FedEx’s excuse? The U.S.-China trade war, an investigation by China into how it handled Huawei documents and the company’s recent split with Amazon.com Inc. (Nasdaq: AMZN).
“Despite these challenges, we are positioning FedEx to leverage future growth opportunities as we continue the integration of TNT Express, enhance FedEx Ground residential delivery capabilities and modernize the FedEx Express air fleet and hub operations,” CEO Fred Smith told investors.
It was too little, too late, however. The breakup is going about as you’d expect, with FDX cratering more than 13%.
Boy, it doesn’t take long for sentiment to shift in finanical headlines. The market is fresh off a 5% rally from its August lows, and already, rags like MarketWatch are pushing headlines such as “Stock market’s eerie parallels to September 2007 should raise recession fears.”
No wonder we’re all drinking more spirits lately. However, you still won’t find me with a can of White Claw in hand. As a Kentucky boy, bourbon is the only way to go. If I want water, I’ll drink Bud Light.
Great Stuff: How to Be a Successful Investor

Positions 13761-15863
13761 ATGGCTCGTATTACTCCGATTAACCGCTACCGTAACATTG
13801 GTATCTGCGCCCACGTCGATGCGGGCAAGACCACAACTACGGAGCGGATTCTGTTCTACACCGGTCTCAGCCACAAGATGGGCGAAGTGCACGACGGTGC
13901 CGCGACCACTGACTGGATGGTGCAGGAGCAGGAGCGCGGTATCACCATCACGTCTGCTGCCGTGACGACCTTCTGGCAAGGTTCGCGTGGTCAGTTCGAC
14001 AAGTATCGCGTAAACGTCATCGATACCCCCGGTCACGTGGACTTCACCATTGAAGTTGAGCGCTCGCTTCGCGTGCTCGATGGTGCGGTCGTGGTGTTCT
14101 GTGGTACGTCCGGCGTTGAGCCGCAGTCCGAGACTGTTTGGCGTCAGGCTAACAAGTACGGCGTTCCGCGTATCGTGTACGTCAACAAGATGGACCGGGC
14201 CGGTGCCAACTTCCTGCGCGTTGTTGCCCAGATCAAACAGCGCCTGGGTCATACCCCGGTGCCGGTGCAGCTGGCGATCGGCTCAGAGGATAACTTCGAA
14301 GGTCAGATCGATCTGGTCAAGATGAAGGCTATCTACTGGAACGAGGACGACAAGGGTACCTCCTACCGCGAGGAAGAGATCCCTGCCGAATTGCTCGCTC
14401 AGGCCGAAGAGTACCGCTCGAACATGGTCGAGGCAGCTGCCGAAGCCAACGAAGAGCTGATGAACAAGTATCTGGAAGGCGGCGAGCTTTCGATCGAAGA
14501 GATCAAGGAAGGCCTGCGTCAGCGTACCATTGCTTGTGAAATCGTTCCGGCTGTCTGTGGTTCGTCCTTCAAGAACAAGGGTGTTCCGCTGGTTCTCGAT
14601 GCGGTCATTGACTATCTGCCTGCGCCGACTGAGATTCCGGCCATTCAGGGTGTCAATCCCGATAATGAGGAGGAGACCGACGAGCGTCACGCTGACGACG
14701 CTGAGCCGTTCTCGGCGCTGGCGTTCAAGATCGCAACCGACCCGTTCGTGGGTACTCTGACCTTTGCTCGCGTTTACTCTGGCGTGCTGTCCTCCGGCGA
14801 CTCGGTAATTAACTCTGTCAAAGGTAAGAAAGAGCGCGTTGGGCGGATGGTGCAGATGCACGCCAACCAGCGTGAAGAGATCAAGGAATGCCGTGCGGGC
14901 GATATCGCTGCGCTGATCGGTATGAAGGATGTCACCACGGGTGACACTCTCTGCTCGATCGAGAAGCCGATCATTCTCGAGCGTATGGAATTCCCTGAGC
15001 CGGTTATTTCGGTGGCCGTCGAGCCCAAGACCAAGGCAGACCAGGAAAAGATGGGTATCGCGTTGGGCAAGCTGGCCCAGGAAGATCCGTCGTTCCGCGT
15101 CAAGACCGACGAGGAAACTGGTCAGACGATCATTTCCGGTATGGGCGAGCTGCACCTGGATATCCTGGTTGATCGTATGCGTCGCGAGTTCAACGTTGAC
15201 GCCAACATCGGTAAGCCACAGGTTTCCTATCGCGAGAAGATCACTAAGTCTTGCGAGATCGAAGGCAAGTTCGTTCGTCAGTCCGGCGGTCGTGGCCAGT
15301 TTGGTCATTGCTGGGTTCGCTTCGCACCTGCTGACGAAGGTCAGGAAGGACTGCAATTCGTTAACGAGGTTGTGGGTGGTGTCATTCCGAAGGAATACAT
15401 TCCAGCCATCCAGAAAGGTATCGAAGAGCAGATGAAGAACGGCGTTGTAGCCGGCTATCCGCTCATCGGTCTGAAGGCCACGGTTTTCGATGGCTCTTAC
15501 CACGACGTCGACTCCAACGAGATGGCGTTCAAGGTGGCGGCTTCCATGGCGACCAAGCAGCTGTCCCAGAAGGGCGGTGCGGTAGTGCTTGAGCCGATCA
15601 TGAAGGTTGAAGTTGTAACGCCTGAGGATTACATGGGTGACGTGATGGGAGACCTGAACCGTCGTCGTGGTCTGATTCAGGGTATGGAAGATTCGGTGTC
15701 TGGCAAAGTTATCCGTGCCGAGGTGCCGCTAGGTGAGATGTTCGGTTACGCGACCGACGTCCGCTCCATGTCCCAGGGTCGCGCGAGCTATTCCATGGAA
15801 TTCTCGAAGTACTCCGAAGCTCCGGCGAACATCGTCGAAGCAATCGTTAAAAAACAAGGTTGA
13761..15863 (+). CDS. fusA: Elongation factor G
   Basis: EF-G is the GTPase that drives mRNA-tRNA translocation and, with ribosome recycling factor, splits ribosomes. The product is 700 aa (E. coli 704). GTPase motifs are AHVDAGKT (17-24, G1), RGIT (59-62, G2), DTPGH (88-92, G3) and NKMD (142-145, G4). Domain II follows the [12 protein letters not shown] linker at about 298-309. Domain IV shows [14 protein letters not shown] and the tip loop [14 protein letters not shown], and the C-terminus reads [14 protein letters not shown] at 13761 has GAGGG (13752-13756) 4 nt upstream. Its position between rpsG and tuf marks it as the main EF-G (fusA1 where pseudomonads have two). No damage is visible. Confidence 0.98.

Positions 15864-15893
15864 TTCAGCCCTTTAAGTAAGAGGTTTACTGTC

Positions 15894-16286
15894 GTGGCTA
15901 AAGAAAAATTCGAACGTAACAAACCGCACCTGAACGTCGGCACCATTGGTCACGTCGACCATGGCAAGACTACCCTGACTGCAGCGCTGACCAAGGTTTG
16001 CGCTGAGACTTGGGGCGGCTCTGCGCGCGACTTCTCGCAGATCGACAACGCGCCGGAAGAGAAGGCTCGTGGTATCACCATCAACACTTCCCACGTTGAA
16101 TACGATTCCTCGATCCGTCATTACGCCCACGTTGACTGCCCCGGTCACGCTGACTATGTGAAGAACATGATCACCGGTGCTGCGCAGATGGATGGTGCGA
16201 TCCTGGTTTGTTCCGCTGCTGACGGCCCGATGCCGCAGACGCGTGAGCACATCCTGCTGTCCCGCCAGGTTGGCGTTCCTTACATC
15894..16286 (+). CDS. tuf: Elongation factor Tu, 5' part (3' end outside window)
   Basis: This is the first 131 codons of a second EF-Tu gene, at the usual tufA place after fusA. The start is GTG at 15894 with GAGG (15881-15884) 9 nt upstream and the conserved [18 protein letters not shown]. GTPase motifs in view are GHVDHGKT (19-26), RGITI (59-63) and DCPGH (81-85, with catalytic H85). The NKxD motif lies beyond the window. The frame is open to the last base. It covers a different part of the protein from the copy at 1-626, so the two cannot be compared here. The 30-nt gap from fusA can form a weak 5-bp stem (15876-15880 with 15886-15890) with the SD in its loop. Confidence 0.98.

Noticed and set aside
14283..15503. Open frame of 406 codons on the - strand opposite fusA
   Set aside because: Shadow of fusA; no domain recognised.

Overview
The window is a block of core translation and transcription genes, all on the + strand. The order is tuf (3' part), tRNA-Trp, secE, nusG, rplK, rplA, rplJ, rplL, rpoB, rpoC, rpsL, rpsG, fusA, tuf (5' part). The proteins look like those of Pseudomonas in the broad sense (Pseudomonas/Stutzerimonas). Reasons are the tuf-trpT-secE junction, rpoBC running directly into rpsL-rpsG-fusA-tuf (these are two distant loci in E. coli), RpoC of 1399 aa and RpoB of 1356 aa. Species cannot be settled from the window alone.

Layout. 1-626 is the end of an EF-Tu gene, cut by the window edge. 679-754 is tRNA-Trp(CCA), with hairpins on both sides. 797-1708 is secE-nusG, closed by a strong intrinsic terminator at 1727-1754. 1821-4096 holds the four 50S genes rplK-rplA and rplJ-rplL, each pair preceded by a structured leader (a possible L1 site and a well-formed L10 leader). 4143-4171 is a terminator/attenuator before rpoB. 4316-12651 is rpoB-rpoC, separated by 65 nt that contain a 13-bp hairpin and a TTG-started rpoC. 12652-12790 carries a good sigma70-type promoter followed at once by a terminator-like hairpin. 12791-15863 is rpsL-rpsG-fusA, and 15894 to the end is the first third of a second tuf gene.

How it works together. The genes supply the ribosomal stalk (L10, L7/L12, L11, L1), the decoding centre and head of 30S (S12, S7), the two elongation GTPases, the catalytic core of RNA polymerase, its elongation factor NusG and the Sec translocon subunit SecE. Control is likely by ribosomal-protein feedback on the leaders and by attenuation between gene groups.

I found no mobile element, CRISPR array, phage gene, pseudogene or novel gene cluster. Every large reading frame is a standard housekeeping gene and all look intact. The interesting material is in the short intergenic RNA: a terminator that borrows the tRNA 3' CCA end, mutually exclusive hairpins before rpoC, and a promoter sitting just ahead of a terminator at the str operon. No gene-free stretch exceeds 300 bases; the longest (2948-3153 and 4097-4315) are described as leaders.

I’m still riffling through all the great stuff left over from this year’s Total Wealth Symposium. Man, is there a lot of excellent market advice in there!
Today, we have one of the free videos … this one between Banyan Hill experts Ted Bauman and Charles Mizrahi.
In this clip, Charles and Ted discuss their approaches to investing. They dive deep into the trade-off investors face between buying into companies with slow and steady growth versus risking it all on a momentum play when the underlying value of the stock isn’t as stable.
Here’s the video:
Finally, if you weren’t able to attend this year’s symposium and didn’t sign up for the live-stream — you better have some darn good excuses! — I’m here to save you from missing out on the opportunity of a lifetime!
Right now, you can get access to every presentation … every workshop … every investment opportunity … every recommendation … right from the comfort of your own home.
Pause. Rewind. Rewatch. All the things you wish you could do with real life — they’re all yours. But you have to act now. This offer won’t be available for long.
Until next time, good trading!
Great Stuff Managing Editor, Banyan Hill Publishing